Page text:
OPS Weekly Newsletter 7 April 2024

OPS Weekly Newsletter 7 April 2024


  • This Tuesday meeting starts at 8.00pm and will be held at Holton Village Hall, Holton, Oxfordshire, OX33 1PR.
  • Do start selecting your prints for our 23 April: Print Critique evening


  1. Last week’s meeting Confessions of a Landscape Photographer with Paul Mitchell FRPS MCSD

Paul worked as a graphic designer for many years before he eventually became a professional photographer and given more freedom to expressive himself. His talk was a mix of planned and found photographs and be began by sharing tips on how to plan your landscape photography whether inland or coastal.


Planning: Books, such as the FotoVue Guides, and magazines, he finds Outdoor Photography very useful for discovering good ideas. He warned against tick box exercises and not to put your tripod legs in the same indents on the ground of past photographers. These guides helps you find an area and the opportunities close by.


He also uses google images and Flikr to research locations. Then it is looking at google maps, checking the weather – he thinks BBC Weather is pretty useless and uses the Met Office tool, also Clear Outside. Photo Ephemeris is very good to understand where sun and moon will be.  An analogue sun compass is very useful. For places to park his car Google Earth is very good.


Time is important too. Allow time to walk to your location, give yourself a good half an hour arrival at the spot before sunrise/sunset and avoid peak times. If possible scout the location before the day of shooting.


Equipment: He then went on about equipment and an alarm clock is a landscape photographers best friend. He had a list of things to take: camera, spare batteries, lenses, memory cards, filters (polariser, Neutral Density grad, hard and soft, and solid ND) cleaning equipment (Zeiss lens wipes), blower brush, spirit level for hot shoe, sun glasses, phone with all those apps, black bin bags, note pad, tripod, shutter release and a good kit bag to carry them all.


Composition: For aiding composition and ‘pre-visualisation’ he uses a black piece of card with an aperture (2×3 or 3×4 aspect ratio) cut out. He holds it to the scene he wants to suit to get a sense of what it would look like. Closer to his face a wide shot, at arm’s length a close up.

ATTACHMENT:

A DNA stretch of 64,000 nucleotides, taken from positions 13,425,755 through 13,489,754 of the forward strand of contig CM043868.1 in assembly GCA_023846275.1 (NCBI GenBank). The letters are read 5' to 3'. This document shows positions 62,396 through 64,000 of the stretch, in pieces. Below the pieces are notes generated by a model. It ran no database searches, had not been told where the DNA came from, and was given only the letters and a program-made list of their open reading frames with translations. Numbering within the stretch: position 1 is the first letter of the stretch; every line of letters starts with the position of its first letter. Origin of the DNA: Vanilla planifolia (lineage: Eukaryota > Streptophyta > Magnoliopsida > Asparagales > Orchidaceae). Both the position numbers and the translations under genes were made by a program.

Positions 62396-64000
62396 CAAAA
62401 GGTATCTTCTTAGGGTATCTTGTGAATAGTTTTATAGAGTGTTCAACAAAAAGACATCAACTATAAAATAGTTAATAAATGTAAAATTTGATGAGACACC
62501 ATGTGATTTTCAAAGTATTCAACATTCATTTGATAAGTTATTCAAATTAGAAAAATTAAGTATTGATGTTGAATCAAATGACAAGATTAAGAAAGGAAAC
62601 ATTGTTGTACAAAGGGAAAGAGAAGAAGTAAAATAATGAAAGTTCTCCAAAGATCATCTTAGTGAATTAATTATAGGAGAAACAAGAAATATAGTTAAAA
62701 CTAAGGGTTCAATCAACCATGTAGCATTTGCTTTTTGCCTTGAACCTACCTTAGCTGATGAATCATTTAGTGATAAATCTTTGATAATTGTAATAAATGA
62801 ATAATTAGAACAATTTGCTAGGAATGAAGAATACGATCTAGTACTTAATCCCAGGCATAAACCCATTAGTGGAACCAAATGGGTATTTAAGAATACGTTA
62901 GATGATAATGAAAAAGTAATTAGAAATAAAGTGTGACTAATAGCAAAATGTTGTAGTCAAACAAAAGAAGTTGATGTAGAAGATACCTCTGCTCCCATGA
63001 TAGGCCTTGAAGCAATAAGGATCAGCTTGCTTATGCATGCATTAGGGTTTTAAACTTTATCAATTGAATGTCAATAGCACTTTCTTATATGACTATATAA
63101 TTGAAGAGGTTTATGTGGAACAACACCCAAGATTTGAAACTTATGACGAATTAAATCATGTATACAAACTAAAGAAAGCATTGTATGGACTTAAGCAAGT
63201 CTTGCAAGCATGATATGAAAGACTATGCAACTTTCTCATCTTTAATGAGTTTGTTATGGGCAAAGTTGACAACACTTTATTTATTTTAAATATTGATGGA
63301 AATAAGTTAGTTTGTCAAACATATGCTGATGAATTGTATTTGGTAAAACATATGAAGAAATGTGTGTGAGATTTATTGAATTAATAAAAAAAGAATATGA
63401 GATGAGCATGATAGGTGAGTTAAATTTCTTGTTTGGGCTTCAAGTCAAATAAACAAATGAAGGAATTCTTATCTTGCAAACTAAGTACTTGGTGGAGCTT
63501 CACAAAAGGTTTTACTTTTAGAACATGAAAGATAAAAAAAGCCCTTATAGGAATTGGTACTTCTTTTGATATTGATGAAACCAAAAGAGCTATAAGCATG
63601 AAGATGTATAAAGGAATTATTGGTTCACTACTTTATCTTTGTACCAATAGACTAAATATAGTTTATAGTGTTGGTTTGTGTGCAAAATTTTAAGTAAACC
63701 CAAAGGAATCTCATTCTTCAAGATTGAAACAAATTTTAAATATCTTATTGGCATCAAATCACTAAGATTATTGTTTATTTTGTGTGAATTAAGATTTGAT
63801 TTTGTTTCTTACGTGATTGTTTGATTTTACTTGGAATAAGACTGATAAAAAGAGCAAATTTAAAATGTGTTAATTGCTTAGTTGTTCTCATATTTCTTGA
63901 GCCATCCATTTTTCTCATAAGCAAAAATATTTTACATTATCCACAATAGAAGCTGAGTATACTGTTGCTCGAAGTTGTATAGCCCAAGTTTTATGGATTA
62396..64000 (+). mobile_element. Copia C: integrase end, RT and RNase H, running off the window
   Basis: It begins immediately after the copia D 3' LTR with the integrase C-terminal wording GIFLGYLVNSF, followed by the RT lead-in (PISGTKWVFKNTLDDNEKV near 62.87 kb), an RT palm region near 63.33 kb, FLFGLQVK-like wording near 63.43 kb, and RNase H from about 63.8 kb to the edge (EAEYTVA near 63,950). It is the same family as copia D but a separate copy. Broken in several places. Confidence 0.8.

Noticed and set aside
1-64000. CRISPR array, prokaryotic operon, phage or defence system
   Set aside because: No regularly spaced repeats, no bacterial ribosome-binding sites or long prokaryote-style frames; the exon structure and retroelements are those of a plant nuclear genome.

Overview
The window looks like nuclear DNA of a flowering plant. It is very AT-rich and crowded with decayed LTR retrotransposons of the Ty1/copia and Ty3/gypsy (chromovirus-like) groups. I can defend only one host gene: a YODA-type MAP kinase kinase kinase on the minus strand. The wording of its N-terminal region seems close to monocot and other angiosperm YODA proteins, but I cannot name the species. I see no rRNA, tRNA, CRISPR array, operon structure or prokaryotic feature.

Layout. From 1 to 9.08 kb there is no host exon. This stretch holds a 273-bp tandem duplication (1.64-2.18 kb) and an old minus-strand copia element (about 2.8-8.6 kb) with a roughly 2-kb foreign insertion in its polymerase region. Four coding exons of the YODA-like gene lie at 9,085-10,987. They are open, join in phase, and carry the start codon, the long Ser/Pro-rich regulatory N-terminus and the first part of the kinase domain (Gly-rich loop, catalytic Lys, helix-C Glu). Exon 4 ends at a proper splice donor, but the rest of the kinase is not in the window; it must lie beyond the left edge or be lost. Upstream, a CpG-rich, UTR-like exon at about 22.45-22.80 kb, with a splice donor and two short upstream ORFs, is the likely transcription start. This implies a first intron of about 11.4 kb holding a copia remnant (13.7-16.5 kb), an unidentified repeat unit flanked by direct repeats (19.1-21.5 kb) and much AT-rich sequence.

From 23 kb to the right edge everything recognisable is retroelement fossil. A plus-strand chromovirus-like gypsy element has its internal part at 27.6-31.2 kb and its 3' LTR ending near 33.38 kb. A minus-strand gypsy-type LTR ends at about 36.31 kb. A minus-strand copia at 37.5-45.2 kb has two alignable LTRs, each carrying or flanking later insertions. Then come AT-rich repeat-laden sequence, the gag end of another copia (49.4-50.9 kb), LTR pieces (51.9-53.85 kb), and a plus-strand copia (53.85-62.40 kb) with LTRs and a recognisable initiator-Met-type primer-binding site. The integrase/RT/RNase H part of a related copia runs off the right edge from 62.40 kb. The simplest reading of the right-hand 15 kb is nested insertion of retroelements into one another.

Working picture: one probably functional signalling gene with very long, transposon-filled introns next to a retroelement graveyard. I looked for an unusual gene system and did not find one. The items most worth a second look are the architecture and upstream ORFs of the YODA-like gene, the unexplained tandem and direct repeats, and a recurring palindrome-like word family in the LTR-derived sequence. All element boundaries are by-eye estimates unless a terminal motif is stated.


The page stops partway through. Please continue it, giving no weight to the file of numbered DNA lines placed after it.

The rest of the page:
He showed some shots that emphasized foreground interest, also shots that had clear or implied leading lines.


His images all exploited the light to its full potential for the shot. The golden hour, the hour after sunrise and before sunset, was well used in a series of photographs he took. He also showed shots of Bridlington and Derwent Water shot during the blue hour, an hour before sunrise and an hour after sunset.


Not content with the light Paul also had great shots at night well after the sun had gone down, one of a London skyscraper and another of Horton Tower which he lit by shing a torch at the tower.


His next series of images were using atmospherics. Misty Scarborough panoramic shot on a sadly sold Hassleblad Xpan. There was also Dorset low lying mist and Kingston Lacy’s beech avenue in mist and fog plus Savernake Forest in the rain. Bad weather is good photography weather.


Next was frost in Saltaire West Yorkshire – a very Bill Brandt vibe – and snow in Bournemouth thanks to the Beast from the East, plus Rannoick Moor in Scotland.


Paul then went on to show images using extended exposure to get movement, usually water, in his shots before he ended his talk with a series of infra-red shots.


It was a bravura performance; the images were all superb whichever technique he was using and he more than mastered them all and he was more than generous sharing his tips and advice. An excellent evening and one of the best we have had.


  1. Next week’s meeting starts at 00pm, Tuesday 9 April: Digital Image Competition No. 3 at Holton Village Hall, Holton, Oxfordshire, OX33 1PR.


Our judge will be Peter Cox

President – Tring & District Camera Club


  1. Upcoming meetings in April


Tuesday 16 April: An evening in Oxford with our cameras

OPS members to take images in and around Oxford showing the very diverse way people see images from each other. We are going to have our second one of these evenings following on from the success of the first one we held on the 16th January.


Tuesday 23 April: Print Critique

Tonight David Lowe will be reviewing and giving his views on our prints in a Print Critique evening at the Holton Village Hall, Holton, Oxfordshire, OX33 1PR.


Tuesday 30 April:  ZOOM – Speaker event with Joe Houghton “Photography in a AI world”

We have the pleasure of welcoming back Joe Houghton who previously gave us a talk on Lightroom and Photoshop. This evening he will be going through the advantages of using AI.


A link will be sent to all members so that this ZOOM presentation can be done in your own homes.


  1. Photo themed events in Oxford


Make a traditional black and white portrait photograph in central Oxford

Sessions in our beautiful riverfront workspace. Make a portrait and see it develop in the darkroom.

Salter Brothers Yard, Folly Bridge, Oxford OX1 4LB

Mon 15th April  10am or 2pm     £50 or £65 for 2 people